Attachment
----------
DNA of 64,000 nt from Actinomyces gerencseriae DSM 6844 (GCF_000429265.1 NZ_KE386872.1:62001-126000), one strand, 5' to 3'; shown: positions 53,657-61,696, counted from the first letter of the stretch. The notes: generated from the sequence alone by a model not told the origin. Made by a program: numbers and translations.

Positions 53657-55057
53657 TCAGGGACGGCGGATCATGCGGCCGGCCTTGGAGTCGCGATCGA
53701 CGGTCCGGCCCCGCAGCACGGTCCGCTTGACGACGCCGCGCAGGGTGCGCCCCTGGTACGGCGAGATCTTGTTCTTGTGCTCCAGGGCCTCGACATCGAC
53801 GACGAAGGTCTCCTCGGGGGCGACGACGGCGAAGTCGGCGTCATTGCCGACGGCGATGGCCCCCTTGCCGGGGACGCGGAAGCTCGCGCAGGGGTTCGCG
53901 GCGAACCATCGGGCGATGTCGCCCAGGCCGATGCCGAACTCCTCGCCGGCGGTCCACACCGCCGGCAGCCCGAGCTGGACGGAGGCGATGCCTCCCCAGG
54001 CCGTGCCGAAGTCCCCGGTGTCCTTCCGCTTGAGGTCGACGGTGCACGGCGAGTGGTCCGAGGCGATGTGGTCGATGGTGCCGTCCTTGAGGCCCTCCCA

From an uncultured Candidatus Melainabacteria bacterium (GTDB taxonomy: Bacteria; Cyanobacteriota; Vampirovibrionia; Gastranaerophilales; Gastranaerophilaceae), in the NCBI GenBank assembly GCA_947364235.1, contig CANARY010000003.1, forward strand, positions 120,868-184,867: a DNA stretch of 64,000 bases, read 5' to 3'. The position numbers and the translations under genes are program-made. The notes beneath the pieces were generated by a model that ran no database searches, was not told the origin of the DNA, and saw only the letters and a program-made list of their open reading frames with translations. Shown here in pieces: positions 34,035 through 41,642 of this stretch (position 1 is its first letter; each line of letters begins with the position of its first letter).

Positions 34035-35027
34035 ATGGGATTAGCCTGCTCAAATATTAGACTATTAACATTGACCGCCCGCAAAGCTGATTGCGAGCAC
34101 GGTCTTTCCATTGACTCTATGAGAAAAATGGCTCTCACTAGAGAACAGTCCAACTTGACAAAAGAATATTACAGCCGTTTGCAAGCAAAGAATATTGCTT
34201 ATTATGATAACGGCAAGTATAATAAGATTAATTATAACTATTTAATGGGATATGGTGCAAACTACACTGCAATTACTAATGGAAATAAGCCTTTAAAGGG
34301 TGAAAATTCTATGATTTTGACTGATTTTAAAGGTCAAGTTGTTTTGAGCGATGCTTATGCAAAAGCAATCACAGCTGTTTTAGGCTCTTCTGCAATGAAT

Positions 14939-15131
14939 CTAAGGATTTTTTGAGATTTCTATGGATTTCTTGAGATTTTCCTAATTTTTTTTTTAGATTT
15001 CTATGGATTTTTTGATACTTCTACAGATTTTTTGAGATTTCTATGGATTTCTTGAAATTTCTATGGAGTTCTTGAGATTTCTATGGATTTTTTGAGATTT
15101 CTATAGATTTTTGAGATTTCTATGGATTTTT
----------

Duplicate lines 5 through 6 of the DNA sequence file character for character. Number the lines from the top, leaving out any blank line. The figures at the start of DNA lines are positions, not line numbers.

53801 GACGAAGGTCTCCTCGGGGGCGACGACGGCGAAGTCGGCGTCATTGCCGACGGCGATGGCCCCCTTGCCGGGGACGCGGAAGCTCGCGCAGGGGTTCGCG
53901 GCGAACCATCGGGCGATGTCGCCCAGGCCGATGCCGAACTCCTCGCCGGCGGTCCACACCGCCGGCAGCCCGAGCTGGACGGAGGCGATGCCTCCCCAGG